Acids and their Properties An acid is any compound that increases the number the of hydronium ions, H₃O⁺, when dissolved in water. Hydronium ions form when a hydrogen ion, H⁺, separates from the acid and bonds with a water molecule, H₂O.
Acids have a Sour Flavor Sour taste result of citric acid Most acids are corrosive (can destroy body tissue, clothing, etc.) Most acids are poisonous
Acids Change Colors in Indicators A substance that changes color in the presence of an acid or base is an indicator. An indicator is a compound that can reversibly change color depending on conditions such as pH Litmus paper strip usually blue and changes to red when an acid is added
Acids React with Metals Acids react with some metals to produce Hydrogen gas. Acids need reactive metals to produce the gas.
Acids Conduct Electric Current When acids are dissolved in water, they break apart and form ions in solution. Ions make the solution able to conduct an electric current. Car battery-sulfuric acid
Uses of Acids Sulfuric Acid: paper, paint, detergents, fertilizer Nitric Acid: fertilizer, rubber, plastics Hydrochloric Acid: make metal from ore separation, clean pools, in our stomach Hydrofluoric acid: etch glass Citric Acid and ascorbic acid (Vitamin C): juice Carbonic acid and phosphoric acid: soda
Bases and their Properties A base is any compound that increases the number of hydroxide ions, OH⁻, when dissolved in water. Hydroxide ions give bases their properties: soaps, bleach/detergents, baking soda. Properties include a bitter taste and slippery feel.
Bases and their Properties Bases change color in indicators. Changes red litmus paper to blue. Bases conduct an electric current because bases increase the number of hydroxide ions, OH⁻, in a solution. A hydroxide ion is a hydrogen atom and an oxygen atom bonded together. The extra electron gives the hydroxide ion a negative charge.
Uses of Bases Sodium hydroxide: makes soap and paper Calcium hydroxide: cement and plaster Ammonia: cleaner and fertilizer Magnesium hydroxide and aluminum hydroxide: antacids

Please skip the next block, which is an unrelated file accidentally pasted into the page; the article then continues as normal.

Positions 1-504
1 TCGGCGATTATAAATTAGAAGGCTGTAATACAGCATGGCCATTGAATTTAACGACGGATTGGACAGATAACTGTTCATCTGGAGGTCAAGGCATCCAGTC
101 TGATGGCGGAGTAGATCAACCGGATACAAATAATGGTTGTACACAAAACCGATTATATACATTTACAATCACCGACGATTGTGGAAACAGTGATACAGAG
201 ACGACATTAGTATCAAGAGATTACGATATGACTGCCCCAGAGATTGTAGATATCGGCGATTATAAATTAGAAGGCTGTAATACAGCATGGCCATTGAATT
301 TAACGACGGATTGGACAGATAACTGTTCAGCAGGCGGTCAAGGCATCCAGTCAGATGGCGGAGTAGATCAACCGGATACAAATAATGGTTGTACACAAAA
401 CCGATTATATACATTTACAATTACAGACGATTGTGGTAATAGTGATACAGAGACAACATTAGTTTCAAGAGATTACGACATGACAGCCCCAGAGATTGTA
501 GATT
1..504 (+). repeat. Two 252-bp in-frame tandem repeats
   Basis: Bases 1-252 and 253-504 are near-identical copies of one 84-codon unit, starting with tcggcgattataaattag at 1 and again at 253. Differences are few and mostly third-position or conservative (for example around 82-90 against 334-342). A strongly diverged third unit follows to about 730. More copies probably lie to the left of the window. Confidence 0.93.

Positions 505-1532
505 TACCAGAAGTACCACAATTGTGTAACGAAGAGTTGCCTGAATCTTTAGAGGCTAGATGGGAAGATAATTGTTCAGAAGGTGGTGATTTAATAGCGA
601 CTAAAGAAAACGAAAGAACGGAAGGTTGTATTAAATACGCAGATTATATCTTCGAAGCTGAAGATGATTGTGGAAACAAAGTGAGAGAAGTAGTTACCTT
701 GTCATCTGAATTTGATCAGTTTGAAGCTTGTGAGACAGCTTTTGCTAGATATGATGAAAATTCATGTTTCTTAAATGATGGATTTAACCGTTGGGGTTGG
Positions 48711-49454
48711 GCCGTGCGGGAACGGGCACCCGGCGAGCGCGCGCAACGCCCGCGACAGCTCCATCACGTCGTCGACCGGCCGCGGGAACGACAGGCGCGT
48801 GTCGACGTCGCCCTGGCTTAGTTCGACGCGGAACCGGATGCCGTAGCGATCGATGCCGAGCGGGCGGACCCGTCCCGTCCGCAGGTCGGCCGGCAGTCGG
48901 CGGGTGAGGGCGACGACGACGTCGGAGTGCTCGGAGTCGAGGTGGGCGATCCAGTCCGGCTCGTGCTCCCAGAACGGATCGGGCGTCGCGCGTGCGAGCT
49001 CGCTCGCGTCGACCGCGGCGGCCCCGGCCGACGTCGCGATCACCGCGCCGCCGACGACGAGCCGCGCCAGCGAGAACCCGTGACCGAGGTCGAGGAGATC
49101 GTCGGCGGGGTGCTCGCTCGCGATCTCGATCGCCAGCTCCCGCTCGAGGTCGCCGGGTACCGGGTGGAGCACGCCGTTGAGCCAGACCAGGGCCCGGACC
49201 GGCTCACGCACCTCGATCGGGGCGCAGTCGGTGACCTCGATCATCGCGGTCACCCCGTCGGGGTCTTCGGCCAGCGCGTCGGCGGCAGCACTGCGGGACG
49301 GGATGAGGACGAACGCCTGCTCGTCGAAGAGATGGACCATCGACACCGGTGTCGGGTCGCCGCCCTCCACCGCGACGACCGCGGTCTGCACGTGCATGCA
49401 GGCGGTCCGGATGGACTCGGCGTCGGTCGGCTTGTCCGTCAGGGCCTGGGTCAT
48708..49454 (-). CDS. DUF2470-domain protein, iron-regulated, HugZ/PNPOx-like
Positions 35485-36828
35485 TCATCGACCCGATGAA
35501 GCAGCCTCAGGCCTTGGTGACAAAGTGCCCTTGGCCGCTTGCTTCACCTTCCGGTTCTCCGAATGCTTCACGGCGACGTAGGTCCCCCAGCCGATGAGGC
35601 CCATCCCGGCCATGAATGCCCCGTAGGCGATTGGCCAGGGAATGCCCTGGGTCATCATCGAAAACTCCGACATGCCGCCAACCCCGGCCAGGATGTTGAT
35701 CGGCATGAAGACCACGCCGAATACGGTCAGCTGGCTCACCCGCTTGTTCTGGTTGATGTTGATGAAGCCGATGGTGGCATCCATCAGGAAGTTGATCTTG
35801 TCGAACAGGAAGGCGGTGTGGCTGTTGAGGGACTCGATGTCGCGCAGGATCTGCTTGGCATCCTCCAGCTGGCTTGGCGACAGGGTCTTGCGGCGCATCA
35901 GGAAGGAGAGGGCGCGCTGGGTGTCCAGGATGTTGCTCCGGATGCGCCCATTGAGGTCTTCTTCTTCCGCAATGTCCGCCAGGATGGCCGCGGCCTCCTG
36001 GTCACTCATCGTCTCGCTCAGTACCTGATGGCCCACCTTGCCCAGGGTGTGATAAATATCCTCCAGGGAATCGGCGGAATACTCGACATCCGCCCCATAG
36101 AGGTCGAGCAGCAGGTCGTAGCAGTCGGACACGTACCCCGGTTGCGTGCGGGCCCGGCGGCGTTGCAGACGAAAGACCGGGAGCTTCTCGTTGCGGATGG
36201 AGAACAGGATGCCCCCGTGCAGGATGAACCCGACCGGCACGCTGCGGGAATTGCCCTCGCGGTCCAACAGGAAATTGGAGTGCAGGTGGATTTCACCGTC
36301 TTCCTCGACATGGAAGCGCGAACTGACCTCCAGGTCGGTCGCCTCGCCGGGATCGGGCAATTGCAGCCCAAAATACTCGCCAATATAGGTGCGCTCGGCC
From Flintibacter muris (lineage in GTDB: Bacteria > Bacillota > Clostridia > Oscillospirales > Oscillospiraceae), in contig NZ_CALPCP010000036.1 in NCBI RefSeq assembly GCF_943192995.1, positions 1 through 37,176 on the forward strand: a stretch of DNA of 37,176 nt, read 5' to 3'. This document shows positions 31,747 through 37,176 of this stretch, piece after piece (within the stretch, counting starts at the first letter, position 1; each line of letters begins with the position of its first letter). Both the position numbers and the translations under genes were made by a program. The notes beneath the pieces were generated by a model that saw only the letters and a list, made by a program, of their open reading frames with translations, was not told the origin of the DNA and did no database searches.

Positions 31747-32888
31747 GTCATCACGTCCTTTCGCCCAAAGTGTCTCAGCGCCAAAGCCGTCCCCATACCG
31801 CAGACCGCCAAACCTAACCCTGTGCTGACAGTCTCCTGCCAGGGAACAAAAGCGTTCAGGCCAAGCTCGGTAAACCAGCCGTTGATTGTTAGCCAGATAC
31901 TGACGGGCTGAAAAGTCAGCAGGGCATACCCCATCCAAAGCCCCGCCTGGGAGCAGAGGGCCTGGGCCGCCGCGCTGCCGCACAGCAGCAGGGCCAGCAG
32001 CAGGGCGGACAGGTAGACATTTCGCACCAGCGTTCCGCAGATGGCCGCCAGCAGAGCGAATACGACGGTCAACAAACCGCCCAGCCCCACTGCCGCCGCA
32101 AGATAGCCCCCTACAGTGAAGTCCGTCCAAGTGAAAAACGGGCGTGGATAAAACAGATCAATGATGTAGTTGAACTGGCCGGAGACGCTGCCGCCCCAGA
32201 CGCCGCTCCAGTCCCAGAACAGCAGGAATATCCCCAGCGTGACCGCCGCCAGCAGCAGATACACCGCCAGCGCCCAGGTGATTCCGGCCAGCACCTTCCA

Strengthens of Acids and Bases Strength is not the same as concentration. Concentration is the amount dissolved in water. Strength depends on the number of molecules that break apart when dissolved in water.
Strong Versus Weak Acids and Bases In a strong acid or base, all of the molecules of the acid or base break apart when the acid or base is dissolved in water. In a weak acid or base, only a few of the acid or base molecules break part when the acid or base is dissolved in water.
Acids, Bases and Neutralization The reaction between acids and bases is a neutralization reaction. (example- antacid meets stomach acid) The hydrogen ions H⁺ (from the acid) react with the hydroxide ions OH⁻ forming H₂O, water which is neutral. If the water evaporates then ions form compounds called salts.
The pH Scale An indicator, such as litmus, can identify whether a solution contains an acid or base. A pH is a value that is used to express the acidity or basically (alkalinity) of a system. Less than 7: acid 7: neutral Greater than 7: base
Using Indictors to Determine pH Indicators turn different colors at different pH levels. The color of the pH strip can be compared with colors on the indicator scale to determine the pH of the solution being tested.
pH and the Environment Rain pH (5.5-6) Soil pH, some plants grow better in either acidic or basic soil.
Salts and its Uses A salt is an ionic compound that forms when a metal atom replaces the hydrogen of an acid. Sodium Chloride Sodium Hydroxide (lye and baking soda) Sodium nitrate (food preservative)
More info on Acids and Bases http://www.chem4kids.com/files/react_acidb ase.html http://www.chem4kids.com/files/react_acidb ase.html